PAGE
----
For example, health insurance companies can expand access to alternative therapies such as massage therapy, water therapy and chiropractic care. Research suggests providing alternative therapies may work as effectively or even more effectively than the traditional pill-only treatment protocols we mostly rely on now. Indeed, investing in alternative therapies may prove more cost-effective in the long term than a pricey pill habit in many instances.
Doctors and other health professionals often lack specialized training in dealing with disabled patients. All healthcare professionals should undergo regular training on techniques to make care more inclusive for those with disabilities. Additionally, all healthcare office renovations should take place with accessibility to all at the forefront.
To further bolster communication with disabled patients, healthcare practitioners should provide educational materials in Braille for their visually-impaired patients. Those with patients who are hard of hearing do well to have a sign language interpreter on call to ensure understanding of important matters such as how often to take prescribed medication.
On a national level, because young people with disabilities in particular often lack health insurance coverage, lawmakers in Washington should work to increase, not decrease, access to health insurance for all. Providing an affordable public option not only would save lives, it would also save money in the long run.
Currently individuals lacking health insurance often put off necessary trips to the doctor for preventative care, and by the time they become eligible for Medicare at age 65, their conditions have worsened in severity to the point where more expensive interventions become necessary. If you believe our corrupt healthcare system isn’t carefully designed this way, I’d urge you to think again.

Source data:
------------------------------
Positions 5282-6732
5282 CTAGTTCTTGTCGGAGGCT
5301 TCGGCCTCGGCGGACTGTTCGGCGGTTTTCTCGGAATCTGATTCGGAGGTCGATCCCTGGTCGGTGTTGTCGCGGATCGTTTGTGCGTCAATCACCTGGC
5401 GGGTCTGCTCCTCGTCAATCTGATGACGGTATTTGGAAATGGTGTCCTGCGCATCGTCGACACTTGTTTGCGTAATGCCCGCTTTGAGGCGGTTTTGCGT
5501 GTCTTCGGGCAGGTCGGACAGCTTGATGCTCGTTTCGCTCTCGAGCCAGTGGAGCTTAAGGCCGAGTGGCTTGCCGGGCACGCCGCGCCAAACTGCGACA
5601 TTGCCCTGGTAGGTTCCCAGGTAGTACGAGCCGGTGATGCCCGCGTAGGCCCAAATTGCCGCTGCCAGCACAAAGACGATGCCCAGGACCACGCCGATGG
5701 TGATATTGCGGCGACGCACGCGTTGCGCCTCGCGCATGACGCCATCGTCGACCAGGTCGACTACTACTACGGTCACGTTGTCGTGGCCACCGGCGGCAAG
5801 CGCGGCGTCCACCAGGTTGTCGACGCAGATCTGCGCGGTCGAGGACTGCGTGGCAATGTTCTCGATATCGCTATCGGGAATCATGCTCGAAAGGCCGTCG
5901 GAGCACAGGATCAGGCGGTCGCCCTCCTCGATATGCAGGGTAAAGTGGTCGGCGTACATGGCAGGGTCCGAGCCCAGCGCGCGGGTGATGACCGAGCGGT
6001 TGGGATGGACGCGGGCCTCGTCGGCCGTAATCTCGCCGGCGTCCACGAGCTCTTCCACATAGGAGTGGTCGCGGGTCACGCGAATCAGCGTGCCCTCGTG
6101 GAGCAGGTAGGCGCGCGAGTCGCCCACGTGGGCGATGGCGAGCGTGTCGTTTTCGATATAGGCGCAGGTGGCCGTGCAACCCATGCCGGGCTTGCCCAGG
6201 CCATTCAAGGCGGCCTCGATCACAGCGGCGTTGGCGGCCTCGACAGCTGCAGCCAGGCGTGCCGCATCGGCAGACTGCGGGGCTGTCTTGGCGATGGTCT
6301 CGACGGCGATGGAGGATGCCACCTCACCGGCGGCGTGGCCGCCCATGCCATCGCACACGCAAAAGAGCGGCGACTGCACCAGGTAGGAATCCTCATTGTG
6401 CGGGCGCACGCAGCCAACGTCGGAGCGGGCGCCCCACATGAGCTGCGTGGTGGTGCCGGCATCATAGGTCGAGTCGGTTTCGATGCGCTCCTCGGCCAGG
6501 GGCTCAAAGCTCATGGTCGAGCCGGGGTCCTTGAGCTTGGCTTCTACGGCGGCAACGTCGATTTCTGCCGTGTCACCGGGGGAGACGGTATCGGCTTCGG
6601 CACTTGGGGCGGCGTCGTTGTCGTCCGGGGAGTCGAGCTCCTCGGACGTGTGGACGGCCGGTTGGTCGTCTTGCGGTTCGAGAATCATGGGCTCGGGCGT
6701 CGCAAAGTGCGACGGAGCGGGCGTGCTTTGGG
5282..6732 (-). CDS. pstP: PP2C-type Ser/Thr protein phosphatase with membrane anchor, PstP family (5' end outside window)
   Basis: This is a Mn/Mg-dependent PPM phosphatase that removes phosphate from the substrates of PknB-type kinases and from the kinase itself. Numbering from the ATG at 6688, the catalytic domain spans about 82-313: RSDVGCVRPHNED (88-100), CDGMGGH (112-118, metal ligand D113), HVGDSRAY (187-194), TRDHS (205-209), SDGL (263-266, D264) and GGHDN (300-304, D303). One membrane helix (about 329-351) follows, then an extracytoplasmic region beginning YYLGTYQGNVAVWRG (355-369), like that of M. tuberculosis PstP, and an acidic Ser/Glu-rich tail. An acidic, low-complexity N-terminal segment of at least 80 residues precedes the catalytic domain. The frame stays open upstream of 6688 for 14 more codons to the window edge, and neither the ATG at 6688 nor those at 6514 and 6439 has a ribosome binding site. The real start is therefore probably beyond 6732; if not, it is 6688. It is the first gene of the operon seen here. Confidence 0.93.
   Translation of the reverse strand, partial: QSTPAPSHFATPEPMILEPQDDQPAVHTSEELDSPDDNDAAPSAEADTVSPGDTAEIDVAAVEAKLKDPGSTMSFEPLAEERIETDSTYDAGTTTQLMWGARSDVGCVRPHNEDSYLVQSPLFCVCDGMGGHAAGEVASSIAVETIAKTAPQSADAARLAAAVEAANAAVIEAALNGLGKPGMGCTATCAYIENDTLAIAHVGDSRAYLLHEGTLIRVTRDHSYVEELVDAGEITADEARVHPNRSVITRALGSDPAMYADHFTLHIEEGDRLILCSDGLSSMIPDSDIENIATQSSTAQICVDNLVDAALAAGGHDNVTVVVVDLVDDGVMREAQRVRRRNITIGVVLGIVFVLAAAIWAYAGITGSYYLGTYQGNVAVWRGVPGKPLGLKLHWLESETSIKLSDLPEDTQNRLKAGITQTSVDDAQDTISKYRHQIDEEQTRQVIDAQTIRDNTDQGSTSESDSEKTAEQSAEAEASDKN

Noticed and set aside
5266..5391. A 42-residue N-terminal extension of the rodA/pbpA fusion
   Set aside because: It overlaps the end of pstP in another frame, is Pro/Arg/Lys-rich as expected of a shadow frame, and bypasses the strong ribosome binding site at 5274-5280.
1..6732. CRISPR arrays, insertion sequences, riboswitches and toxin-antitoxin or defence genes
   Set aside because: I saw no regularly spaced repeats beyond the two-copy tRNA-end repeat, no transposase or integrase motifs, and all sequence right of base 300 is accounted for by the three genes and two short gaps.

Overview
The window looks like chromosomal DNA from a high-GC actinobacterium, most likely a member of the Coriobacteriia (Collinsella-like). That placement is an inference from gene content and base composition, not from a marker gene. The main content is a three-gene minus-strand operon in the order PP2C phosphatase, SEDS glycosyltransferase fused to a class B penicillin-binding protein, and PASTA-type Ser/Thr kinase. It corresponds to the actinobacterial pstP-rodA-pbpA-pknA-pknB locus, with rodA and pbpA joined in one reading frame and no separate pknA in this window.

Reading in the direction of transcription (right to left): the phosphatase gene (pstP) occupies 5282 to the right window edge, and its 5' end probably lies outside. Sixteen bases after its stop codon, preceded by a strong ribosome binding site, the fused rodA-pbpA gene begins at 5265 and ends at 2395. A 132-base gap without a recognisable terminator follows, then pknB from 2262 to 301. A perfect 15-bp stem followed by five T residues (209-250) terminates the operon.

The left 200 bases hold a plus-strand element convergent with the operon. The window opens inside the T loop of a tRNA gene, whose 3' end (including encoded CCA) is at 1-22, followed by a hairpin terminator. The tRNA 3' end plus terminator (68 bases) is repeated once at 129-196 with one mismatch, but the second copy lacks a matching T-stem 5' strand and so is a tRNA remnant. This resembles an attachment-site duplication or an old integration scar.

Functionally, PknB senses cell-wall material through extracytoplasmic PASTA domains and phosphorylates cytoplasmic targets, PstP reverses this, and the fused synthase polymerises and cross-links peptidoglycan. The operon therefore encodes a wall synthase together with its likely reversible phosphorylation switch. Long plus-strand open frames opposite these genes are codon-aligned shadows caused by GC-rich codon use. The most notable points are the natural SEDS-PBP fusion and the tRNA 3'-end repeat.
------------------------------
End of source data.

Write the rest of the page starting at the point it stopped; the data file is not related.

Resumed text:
Individuals concerned with expanding health insurance access to all people can also contact their elected officials and urge them to support the Expanded and Improved Medicare-for-All Act. In addition to ensuring all Americans possess healthcare coverage, this legislation would enable lawmakers to negotiate for far lower prices for pharmaceuticals the way other developed nations do and would also cover vision and dental care excluded by many private health insurance plans.
Changes at Home and in the Community
While sweeping changes to our current healthcare system will take time to implement, those who know and love someone with a disability can help them access care.
Individual employers can expand paid family leave policies to allow more time for employees to take loved ones with disabilities to medical appointments. In addition, employers can implement policies such as telecommuting opportunities, which allow individuals with disabilities that prevent them from driving the ability to earn a living.
Those who care for someone with a disability can act as advocates during medical appointments. They can assist those with disabilities in understanding their physician’s instructions and request accommodations during medical exams intended to increase patient comfort. They can also set reminders for their loved ones to take needed medications at the correct time.
Solving the difficult problem of increasing healthcare access for all, including those living with disabilities, will take time and considerable change. However, if we are to truly consider ourselves a just and equitable society, everyone should have the inalienable right to receive the healthcare they need to live their best lives.